Russian photographer Maria Ionova-Gribina

From Bored Panda

Russian photographer Maria Ionova-Gribina’s unique but morbid Natura Morta project lets us look into the saddest part of nature’s cycle – death. In these beautiful photographs, the animals look like they’re sleeping peacefully, with birds dreaming of flight and rabbits of running. The photographer reveals how this idea of honoring dead animals came to her:

“When me and my brother found a dead mole, bird or bug we buried them on the border of a forest. And we decorated the grave with flowers and stones.” She decided to continue the tradition while also taking beautiful photographs of animals that died naturally or after accidents with cars. The flowers used in these photos were gathered near the animals and in the photographer’s  garden.





fascinating stuff, see the whole collection here or here for a bit more

Monkey Self-Portrait Continues To Raise Issues Of Copyright Control

You will no doubt remember this image, it was all over the web and elsewhere. A self portrait taken by a macaque monkey. The photographer had his camera used by the monkey and this memorable image emerged. Lots of fun. Now there is a question over copyright. This article sums up some of the issues.

Monkey takes photos on camera

Usually, the issue of who owns a photograph is fairly straightforward. Barring contracts or agreements, the person who pressed the shutter gets it. But what happens if it’s not a person who presses the shutter? That’s a question that’s still proving incredibly difficult for photographer David Slater, ever since a monkey took his camera and grabbed a self-portrait back in 2011.

In the US copyright is defined by something created by a human, not a machine or an animal, so  fees should be paid to David.

Now I think David Slater should own the copyright, if for no other reason than he didn’t panic and scream when the macaque grabbed his camera. What he does with the money is up to him but I am of the opinion it should go to the World Wildlife Fund. If anyone is going to benefit clearly it should be David, I mean how are you going to identify the particular macaque, I am aware we have his picture but is that enough. And in these days of internet banking where should the proceeds of the macaque’s copyright be sent. Maybe he wants to be paid in bitcoins or more likely anything from soil and ferns to crabs and shellfish, I guess it depends what is on sale at the time.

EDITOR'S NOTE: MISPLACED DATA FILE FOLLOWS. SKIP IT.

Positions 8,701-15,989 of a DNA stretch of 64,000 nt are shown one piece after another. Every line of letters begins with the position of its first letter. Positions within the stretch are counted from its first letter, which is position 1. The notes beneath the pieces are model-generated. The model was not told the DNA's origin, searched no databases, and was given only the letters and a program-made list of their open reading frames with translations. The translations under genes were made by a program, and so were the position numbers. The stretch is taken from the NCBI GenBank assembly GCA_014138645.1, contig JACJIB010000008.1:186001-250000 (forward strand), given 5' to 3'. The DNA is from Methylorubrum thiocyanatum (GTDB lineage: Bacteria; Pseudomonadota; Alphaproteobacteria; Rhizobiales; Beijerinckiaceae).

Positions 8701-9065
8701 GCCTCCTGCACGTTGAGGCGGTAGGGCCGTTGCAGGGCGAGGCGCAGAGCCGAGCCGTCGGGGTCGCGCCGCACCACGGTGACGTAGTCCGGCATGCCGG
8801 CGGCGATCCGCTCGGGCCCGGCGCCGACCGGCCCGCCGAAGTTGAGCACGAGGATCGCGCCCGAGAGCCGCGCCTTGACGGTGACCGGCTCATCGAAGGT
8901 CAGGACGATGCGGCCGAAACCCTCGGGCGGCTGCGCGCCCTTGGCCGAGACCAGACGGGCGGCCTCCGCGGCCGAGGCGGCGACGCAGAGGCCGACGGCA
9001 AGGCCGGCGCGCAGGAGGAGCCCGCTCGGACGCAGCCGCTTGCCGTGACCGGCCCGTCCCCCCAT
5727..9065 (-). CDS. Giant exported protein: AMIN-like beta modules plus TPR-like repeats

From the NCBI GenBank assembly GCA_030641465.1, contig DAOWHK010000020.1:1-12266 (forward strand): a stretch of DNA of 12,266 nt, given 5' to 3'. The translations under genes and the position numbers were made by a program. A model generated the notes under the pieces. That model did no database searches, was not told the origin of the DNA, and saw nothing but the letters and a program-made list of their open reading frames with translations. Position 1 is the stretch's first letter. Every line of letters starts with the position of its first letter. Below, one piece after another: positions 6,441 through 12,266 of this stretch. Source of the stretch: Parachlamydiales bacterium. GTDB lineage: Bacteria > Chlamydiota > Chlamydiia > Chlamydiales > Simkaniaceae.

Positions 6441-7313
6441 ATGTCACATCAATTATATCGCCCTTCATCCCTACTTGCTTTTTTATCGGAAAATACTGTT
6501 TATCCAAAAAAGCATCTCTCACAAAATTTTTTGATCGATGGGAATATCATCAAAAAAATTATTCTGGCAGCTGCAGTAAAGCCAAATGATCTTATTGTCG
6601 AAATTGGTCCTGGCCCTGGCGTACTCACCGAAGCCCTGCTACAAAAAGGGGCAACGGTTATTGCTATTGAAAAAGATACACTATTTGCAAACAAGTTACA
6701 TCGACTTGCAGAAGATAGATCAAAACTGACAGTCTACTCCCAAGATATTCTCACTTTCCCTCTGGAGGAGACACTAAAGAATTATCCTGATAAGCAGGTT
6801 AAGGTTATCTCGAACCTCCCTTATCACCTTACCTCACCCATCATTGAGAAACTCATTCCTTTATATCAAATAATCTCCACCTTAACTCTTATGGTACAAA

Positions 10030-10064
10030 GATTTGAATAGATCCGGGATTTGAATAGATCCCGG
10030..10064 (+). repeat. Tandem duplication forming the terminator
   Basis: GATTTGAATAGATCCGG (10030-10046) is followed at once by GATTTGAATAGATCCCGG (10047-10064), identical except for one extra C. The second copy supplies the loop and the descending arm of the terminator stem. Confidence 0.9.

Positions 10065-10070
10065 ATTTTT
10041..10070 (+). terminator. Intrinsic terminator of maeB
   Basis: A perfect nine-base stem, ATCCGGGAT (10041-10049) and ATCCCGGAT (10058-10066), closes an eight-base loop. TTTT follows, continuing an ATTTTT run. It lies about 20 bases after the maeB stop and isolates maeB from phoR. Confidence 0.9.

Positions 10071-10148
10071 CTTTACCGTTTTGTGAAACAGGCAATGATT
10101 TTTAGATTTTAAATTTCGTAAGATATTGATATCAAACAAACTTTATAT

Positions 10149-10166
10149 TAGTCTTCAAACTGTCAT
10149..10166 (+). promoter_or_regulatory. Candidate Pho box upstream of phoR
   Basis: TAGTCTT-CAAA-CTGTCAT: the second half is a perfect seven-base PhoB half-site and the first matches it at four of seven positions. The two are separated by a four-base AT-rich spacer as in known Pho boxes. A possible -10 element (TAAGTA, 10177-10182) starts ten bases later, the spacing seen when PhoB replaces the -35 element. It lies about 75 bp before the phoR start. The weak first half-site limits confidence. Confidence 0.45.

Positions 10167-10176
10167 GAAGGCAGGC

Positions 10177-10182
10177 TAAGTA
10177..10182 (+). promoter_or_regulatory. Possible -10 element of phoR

Another thought, photographers are often referred to as ‘monkeys’ especially of the genus press or paparazzi, and looking at images on the monitor on the back of the camera as ‘chimping’. Does this complicate the copyright laws?

There is an update on this copyright issue as explained in Intellectual Property Watch is is not a long article and is informative however if you can’t be bothered to read it here is the conclusion


So, going back to our talented amateur monkey photographer, it is reasonably clear she can’t create a copyrighted work, and also unlikely that Slater would be considered the copyright owner in any event. But what about rights of publicity or image rights? Or database rights attaching to the suite of photos? Or data protection and privacy rights? Could these legal theories prove more fruitful for Slater and his “assistant”?

Or perhaps the fact that our simian pals are not able to be copyright authors should be viewed as a blessing, rather than a curse. After all, if a monkey can’t create a copyright, presumably a monkey can’t infringe one either . . .



Wildlife Photographer of The Year Exhibition In Oxford

The Natural History Museum in Oxford is hosting the Wildlife Photographer of The Year.

16 July – 22 September Free Admission Details here


Wildlife Photographer of the Year 2013 Grand title winner Winner 2013

Animal Portraits Greg du Toit, South Africa


Joint runner-up 2013 Animal Portraits

Hannes Lochner, South Africa


Commended 2013 Animal Portraits

Douglas Seifert, USA

Opening hours Open daily from 10am-5pm. Admission is free.

Summer Swifts Photo Competition

Wildlife Photographer of the Year comes to the

Museum of Natural History this summer, on display 16 July – 22 September.